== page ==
State budget sinks in Medicaid red ink

November 04, 2001|By C. Fraser Smith

THESE ARE days of cultural and psychological whiplash: Peace to war in the world. Boom to bust in the marketplace.

Black ink to red in Annapolis.

Embarrassing surpluses are replaced by a frightening deficit: $1.7 billion and counting.

Difficult adjustments will be necessary.

A health care advocate wondered, for example, whether dazed Marylanders might sustain costly health care for the poor by giving up their state income tax cut this year and next.

Realists said no. Nor would lawmakers ask for such a sacrifice. An election year is upon us. Life hasn't changed that much.

Within days, though, analysts said even that politically difficult adjustment wouldn't produce enough savings to cover the overall $1.7 billion shortfall.

Medicaid alone needs $173 million to $550 million to break even. The size of the problem in Medicaid, a program already standing at $1.13 billion, seemed to stun legislators.

At a recent hearing on the program's problems, committee members fought off the specter of disaster in the usual way, blaming:

Fraud and abuse.

Overuse of costly emergency rooms.

Greedy doctors.

They did this as expert witnesses said Maryland's system of health care for the poor can't go on as currently funded. Rates for doctors seeing Medicaid patients now run at a third of the low rates paid for Medicare patients. Some docs shown their lack of confidence by quitting the program.

Medical care organizations contemplate two similar responses: Leave the system outright, or stay in but refuse to accept new enrollees. Two MCOs have said they will exercise Option 2 in January. They will do so as a slumping economy will put more Marylanders in need and eligible for care under the program.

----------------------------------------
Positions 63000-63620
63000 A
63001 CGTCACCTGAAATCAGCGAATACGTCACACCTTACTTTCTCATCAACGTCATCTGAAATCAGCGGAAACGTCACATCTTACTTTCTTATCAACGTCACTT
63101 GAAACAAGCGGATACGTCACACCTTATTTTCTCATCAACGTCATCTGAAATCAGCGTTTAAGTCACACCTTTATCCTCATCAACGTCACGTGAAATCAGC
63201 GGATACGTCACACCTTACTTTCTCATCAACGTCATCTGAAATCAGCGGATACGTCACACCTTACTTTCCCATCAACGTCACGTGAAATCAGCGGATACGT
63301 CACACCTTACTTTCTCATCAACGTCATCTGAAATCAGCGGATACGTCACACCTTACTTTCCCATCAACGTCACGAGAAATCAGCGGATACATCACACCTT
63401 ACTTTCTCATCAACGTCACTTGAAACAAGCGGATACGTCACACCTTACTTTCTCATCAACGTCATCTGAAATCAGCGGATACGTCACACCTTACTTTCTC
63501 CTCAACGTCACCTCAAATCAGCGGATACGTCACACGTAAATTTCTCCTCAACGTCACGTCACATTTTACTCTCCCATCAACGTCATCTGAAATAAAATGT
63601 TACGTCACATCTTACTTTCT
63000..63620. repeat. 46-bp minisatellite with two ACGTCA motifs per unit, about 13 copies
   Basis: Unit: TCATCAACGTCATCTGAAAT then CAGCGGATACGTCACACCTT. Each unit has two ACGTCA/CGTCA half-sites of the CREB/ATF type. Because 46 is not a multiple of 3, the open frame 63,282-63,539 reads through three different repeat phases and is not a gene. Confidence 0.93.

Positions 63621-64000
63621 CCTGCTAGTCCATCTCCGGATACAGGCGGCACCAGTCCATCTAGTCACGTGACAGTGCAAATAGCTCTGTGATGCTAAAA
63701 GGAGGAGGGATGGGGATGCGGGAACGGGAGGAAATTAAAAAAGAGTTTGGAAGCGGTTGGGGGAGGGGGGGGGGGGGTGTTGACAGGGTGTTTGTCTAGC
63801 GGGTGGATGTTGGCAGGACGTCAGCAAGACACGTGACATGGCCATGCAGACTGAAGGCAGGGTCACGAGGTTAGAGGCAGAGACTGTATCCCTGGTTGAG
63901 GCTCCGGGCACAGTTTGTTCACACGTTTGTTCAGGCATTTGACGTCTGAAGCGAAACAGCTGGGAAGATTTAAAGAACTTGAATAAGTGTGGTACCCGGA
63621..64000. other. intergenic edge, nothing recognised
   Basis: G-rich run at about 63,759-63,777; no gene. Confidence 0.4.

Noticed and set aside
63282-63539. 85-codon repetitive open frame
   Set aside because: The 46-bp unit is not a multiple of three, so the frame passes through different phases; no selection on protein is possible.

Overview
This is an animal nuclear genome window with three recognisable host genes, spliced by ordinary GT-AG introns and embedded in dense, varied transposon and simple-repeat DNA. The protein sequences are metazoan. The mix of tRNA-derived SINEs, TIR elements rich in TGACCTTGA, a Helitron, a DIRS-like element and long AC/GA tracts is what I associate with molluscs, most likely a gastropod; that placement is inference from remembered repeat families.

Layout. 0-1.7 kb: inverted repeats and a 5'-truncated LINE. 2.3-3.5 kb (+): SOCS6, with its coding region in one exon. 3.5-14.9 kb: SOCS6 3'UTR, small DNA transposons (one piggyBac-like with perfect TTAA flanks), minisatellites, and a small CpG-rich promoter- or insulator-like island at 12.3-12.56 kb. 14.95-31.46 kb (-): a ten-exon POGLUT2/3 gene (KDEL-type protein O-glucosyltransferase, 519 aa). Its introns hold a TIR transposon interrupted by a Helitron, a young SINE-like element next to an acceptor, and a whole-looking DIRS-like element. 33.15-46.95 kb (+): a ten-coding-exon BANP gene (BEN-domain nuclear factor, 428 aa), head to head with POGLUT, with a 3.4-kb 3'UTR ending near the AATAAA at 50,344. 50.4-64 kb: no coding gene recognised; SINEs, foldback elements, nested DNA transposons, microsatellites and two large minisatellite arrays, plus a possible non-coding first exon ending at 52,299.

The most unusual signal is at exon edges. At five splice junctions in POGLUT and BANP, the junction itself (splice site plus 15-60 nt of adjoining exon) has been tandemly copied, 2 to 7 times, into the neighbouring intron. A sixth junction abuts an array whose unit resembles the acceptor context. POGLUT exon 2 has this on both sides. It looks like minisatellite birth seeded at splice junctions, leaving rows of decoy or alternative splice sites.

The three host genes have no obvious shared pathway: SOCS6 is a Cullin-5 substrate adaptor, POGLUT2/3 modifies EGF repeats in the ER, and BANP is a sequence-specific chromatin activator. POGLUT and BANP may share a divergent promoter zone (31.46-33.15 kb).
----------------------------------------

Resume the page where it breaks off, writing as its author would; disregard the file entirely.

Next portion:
Before the hearing, two legislators asked Gov. Parris N. Glendening to intervene. Montgomery County Democrat John A. Hurson of the House Environmental Matters Committee and Baltimore County's Thomas L. Bromwell said a good system was in danger of failing for lack of adequate funding.

A spokesman for the governor said the state plans to improve its pay scale for doctors in January. The boost will represent "an extraordinary increase and an extraordinarily fair rate," he insisted. The rate game gets played every year, he said: "Every year, the MCOs try to negotiate rates that will give them the highest profit possible."

Outside the hearing room, though, an administration official was asking one of the providers how much more money would be needed to keep the system in operation: $20 million, came the reply. The administration's concept of "extraordinarily fair" fees would have to be $20 million fairer, up from the current proposal of $28 million to $48 million.

This crisis was, in a sense, just waiting to happen.

"We know the rates are too low," said Debbie I. Chang, a deputy health secretary.

Legislative analysts say the Glendening administration used "spurious assumptions" when it cobbled up its current budget, undershot the impact of inflation, undershot the number of recipients and, maybe, overestimated the results of a tax amnesty program needed to pay for an infusion of funds for the mental health system. Was "spurious assumptions" a euphemism for cooking the books? If you need to balance your budget, do you underestimate costs while overestimating revenues?

So, in the midst of change we do things the old way. We have a self-administered budget whiplash, for example. Deficits such as this occur because the executive and legislative branches don't want to tell us the truth: Medical care is expensive; making more people eligible makes it even more expensive.

The assembly has been blinking while the administration allows big Medicaid deficits to roll on and on - in technical violation at least of the state constitution's demand for a balanced budget.

A half billion-dollar deficit in the Medicaid program didn't happen overnight.

And here's a widely voiced prediction: Severe budget problems will push the state toward approval of slot machines at the racetracks. That option will be touted as the only available solution to our mounting needs.

Nothing will work, though, if the free lunch impulse can't be stifled.

C. Fraser Smith is an editorial writer for The Sun.

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